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What is an Interval?



This is the second installment of the "Music Theory Basic's" series. My aim is to arm you with the knowledge you can apply to your playing technique & add add spice to your song repertoire.


An interval is a stripped back chord using two notes.


When playing the C Major scale in chords, as discribed in the "Music Theory Basic's" post, we played the open chords relating to the key of CMaj. Now we are stripping the sound back further by outlining the chord by the Root note and the 6th degree of the chord, which will describe the quality of the chord as Major or minor.


Note: The distance from C to A is six notes.


The dodgy hand drawn diagram shows how the chords of the C Major scale can be played using two notes only.


Notice that there is also a "finger pattern" for Major & minor chords.


The finger pattern will change when using different string groups on the neck, but will remain consistent throughout the scale & the string group being played.


This will allow you to memorise certain string group patterns and navigate aspects of the scale over chords to add colour and spice to your playing.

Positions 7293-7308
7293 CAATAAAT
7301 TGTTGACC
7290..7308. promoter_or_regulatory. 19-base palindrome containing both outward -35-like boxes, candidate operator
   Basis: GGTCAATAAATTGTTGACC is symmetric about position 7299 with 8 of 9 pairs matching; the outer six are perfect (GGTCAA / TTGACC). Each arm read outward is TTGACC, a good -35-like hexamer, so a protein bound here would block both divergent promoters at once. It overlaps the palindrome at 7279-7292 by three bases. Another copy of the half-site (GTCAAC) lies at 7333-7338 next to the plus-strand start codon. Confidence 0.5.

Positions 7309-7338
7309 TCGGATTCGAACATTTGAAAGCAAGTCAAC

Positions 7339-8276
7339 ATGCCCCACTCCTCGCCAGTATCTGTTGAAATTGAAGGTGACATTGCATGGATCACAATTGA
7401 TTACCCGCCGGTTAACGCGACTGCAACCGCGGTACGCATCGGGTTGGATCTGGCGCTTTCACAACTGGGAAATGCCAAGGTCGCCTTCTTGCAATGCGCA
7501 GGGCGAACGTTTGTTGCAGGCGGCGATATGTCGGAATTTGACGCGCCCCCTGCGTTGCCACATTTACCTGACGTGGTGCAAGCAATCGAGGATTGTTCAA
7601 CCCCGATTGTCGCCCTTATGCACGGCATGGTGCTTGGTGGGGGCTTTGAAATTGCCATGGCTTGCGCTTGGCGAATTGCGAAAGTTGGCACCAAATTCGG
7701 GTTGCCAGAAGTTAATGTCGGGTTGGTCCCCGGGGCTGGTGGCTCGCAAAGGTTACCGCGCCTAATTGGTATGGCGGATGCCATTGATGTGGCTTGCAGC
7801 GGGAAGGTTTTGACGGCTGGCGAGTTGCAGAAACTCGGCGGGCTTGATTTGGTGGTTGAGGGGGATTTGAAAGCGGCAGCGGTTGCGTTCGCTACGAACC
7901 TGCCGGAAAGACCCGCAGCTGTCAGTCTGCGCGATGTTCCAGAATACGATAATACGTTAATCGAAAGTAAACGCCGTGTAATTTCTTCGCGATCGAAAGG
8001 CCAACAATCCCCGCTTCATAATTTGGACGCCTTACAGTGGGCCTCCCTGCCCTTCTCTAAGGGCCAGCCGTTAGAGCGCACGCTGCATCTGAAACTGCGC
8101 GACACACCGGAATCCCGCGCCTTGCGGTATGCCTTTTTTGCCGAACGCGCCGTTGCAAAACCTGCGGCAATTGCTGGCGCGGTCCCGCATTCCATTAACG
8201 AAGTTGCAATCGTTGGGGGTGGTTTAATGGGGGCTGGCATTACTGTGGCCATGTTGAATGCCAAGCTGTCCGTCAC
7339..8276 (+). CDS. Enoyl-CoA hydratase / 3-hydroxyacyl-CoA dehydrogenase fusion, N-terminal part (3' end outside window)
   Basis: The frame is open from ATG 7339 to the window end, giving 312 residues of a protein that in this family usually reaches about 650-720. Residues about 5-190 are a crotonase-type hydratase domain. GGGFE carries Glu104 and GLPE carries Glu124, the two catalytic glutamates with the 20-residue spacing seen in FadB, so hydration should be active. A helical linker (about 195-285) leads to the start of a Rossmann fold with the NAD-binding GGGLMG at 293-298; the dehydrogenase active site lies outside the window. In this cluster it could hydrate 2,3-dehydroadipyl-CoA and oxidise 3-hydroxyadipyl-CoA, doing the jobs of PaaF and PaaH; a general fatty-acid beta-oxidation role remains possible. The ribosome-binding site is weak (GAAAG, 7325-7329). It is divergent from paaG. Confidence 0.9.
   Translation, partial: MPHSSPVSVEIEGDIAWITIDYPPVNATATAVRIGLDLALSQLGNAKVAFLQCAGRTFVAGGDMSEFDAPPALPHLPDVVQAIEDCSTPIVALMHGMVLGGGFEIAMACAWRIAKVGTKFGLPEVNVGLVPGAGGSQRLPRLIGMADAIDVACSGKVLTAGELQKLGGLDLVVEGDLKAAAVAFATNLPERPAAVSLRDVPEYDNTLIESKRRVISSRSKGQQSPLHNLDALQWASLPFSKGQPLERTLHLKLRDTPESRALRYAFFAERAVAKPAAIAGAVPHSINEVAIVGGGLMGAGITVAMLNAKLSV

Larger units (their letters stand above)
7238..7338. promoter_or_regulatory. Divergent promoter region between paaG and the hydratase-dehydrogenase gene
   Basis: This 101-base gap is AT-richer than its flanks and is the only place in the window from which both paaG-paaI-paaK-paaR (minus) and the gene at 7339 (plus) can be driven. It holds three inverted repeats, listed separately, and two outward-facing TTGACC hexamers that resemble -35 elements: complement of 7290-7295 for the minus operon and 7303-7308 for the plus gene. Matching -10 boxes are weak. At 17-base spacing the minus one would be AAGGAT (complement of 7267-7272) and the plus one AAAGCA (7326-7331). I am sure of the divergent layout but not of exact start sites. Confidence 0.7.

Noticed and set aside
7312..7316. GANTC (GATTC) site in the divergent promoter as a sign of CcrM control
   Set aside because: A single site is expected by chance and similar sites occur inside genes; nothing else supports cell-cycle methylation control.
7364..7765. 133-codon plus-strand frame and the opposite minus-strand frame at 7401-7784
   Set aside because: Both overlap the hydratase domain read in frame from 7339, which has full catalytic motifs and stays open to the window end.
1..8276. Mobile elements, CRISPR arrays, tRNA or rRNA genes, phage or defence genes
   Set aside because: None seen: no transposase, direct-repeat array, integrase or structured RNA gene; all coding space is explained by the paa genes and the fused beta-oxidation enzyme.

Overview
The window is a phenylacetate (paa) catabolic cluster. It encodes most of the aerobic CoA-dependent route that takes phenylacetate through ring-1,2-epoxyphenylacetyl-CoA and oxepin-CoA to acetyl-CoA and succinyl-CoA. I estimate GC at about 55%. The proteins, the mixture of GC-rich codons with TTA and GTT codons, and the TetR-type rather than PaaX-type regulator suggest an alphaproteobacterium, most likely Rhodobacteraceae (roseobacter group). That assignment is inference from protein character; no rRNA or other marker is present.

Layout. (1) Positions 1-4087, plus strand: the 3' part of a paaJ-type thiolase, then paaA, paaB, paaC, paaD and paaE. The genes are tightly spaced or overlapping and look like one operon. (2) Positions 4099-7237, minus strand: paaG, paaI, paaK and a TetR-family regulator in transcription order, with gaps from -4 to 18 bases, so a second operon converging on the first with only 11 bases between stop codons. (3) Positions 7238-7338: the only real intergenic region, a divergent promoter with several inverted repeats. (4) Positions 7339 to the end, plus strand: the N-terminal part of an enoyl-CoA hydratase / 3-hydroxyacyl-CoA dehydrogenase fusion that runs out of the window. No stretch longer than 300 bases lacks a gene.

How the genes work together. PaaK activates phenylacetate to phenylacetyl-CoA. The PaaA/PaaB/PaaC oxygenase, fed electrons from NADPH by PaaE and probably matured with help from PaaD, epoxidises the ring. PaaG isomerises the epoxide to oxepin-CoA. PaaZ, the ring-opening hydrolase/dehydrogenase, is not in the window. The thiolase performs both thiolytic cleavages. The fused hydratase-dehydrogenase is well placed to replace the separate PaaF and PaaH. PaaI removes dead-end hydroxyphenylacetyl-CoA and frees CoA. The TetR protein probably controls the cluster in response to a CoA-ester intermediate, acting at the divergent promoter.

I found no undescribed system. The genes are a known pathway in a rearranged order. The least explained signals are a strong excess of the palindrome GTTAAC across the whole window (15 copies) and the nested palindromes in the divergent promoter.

This formula applies to all Major chords in all keys.




This concept is a "GAME CHANGER"

In terms of opening up your playing and giving your guitar game a boost, playing small bite size pieces of the song key, in a two note form, will provide your songs with a lively little kick, as well as, a bit more form from a melodic point of view.


Initially, start by going up and down the scale, as shown, & become familair with the scale shapes. Play a C Major or Ami groove on a looper & practice the intervals over the top.


On the diagram, you will notice there is a half step between the chords E & F / B & C. These are called Semitones as apposed to other distances, which are called Wholetones....AHHHRRRRR MORE THEORY !!!!!

Dont worry, this is all quite digestable & you will be rattling it off to others before too long.


A Beginning , a middle & an end.

The key with playing intervals, is to not "over play" as it makes it sound too scalar. Use tastful little bits of the scale & find the openings, where you can slot in a little fill, not step on anyones toes and compliment the song.


As a form of refernce, listen to how intervals are used in the Van Morrisons song , Brown Eyed Girl. I know the song has been played to death, but the interval fill is still a great piece of work. BTW - It's in the key of Gmajor.


OK, well I hope the interval lesson makes sense. I think if you work on the scale and use your ears to navigate what sounds good & what doesn't , you will be on the right track.


Take care & look out for the next post.








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